loud-voiced commands, or threatenings should never be
heard. Parents should keep the
atmosphere of the home pure and fragrant with kind words, with tender sympathy
and love; but at the same time, they are to be firm and unyielding in
principle.” Ibid. If a principle is involved, we are not to
give way. “If you are firm with your
children [this simply means that when you say, ‘No,’ it means no], they may
think that you do not love them.” They
may think this way for a while, but Mrs. White says, “This you may expect; but
never manifest harshness. Justice and
mercy must clasp hands; there must be no wavering or impulsive movements.” Ibid.
been given on a subject about which you would think
Christians would never need to be counseled, but Ellen White spent considerable
time on this subject. Our words at home
are always to be true. Oh friends, one of
my cherished memories of my own home is that I can never, ever remember either
my father or my mother, at any time, telling me something that was not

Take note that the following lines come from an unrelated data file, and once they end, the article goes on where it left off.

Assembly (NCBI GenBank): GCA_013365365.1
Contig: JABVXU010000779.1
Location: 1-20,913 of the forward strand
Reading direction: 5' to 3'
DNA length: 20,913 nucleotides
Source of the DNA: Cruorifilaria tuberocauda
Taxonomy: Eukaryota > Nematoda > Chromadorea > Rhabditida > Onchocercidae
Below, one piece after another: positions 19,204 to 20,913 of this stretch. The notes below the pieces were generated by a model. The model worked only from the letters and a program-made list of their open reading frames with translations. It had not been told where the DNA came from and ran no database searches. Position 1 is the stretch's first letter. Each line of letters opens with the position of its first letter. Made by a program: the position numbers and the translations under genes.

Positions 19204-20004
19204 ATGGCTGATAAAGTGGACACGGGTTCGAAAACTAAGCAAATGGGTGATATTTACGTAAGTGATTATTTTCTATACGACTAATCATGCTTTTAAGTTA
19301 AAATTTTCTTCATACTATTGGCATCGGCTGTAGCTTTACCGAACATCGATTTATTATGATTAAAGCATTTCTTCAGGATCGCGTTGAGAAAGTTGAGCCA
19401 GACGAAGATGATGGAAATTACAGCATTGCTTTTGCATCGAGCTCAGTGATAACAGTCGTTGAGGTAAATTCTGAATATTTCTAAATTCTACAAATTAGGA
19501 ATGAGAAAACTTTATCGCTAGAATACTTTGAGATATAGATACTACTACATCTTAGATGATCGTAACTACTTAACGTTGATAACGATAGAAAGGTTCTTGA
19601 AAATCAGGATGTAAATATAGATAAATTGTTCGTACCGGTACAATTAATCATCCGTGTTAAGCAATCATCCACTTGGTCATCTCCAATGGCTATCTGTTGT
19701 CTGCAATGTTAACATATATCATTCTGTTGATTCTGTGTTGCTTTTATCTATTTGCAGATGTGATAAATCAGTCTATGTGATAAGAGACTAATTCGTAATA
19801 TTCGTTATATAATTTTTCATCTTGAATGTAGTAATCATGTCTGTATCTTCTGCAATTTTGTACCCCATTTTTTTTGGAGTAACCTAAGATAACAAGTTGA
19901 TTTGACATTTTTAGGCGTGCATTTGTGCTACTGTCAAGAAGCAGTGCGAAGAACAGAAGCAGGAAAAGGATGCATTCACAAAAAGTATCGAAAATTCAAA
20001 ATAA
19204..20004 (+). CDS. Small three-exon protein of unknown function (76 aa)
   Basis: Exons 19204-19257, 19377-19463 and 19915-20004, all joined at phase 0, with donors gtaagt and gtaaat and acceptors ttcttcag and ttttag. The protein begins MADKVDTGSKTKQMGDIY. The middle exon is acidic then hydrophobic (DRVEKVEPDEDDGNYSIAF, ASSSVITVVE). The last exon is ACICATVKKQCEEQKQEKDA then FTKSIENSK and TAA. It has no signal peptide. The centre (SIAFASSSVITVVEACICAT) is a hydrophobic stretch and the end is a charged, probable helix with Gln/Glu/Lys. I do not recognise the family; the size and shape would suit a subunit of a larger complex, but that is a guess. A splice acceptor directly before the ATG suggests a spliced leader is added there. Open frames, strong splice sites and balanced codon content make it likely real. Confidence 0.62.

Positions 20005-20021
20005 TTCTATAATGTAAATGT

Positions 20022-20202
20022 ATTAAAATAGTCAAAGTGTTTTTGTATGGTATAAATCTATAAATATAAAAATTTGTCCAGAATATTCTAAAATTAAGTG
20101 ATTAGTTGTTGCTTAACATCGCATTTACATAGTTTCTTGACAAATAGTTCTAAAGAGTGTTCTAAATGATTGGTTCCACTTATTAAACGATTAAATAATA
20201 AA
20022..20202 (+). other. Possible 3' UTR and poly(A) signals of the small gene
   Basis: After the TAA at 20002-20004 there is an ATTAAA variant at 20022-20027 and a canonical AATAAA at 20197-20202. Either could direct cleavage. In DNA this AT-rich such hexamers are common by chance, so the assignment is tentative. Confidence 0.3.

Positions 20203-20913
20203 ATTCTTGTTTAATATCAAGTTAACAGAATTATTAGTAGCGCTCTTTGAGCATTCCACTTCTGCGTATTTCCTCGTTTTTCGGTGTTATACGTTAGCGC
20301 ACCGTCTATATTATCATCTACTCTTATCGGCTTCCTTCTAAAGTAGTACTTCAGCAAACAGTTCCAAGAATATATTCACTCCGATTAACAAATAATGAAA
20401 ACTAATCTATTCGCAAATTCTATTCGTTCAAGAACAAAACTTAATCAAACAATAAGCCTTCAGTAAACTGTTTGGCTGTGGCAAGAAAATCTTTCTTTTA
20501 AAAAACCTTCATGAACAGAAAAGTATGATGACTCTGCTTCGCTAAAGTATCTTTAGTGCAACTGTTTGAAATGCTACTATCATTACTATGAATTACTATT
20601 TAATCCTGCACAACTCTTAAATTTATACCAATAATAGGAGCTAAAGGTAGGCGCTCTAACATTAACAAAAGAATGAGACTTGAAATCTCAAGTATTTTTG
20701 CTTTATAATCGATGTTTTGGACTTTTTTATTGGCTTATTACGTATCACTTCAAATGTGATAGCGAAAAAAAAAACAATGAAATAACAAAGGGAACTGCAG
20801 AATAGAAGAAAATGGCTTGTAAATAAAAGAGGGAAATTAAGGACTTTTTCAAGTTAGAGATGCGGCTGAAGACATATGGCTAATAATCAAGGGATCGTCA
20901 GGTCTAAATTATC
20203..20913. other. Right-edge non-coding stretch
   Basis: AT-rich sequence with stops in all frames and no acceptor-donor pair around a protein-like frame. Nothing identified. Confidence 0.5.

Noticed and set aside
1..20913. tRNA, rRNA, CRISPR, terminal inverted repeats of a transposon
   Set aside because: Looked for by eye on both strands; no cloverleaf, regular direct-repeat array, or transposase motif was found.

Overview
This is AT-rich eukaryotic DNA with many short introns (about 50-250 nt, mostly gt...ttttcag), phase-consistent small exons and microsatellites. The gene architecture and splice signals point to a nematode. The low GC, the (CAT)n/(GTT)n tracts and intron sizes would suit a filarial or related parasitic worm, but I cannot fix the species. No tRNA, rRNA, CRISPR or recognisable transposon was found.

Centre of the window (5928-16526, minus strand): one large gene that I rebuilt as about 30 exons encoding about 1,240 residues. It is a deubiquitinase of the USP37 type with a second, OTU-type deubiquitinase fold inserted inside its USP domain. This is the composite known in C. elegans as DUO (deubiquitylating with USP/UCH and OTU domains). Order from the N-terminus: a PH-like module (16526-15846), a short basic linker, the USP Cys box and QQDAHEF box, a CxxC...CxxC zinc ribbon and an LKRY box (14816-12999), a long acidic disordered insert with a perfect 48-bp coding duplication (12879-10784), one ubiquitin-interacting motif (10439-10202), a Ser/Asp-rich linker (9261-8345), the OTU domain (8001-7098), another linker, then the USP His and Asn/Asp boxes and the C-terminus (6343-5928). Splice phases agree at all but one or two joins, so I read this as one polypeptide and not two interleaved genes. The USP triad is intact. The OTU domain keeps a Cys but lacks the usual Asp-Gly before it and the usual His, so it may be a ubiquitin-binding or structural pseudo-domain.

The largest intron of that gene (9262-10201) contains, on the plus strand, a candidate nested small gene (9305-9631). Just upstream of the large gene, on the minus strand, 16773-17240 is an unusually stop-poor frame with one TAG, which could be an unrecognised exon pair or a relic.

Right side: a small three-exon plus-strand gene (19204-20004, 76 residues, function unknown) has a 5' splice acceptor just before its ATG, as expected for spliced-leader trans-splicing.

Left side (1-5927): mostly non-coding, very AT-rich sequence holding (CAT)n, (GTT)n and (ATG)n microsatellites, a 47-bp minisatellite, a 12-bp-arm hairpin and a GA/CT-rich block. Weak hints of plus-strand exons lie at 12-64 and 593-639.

true. My parents did not have to explain
to me, as I grew up, that there was not a Santa Claus, because they had never
told me that there was a Santa Claus.
Neither did they have to explain to me that there was no real Donald
Duck or Mickey Mouse or a hundred other things that some children believe. If you tell your children fictitious or
untrue stories or speak anything that is untrue, someday their confidence in
you is going to be weakened, because a child believes everything that their
parents tell them—until they find out their parents do not always tell the
truth. Then they flip the other way, and
they do not believe anything their parents say.
says, “Never let your children have the semblance of an excuse for saying,
Mother does not tell the truth. Father does not tell the truth.” Review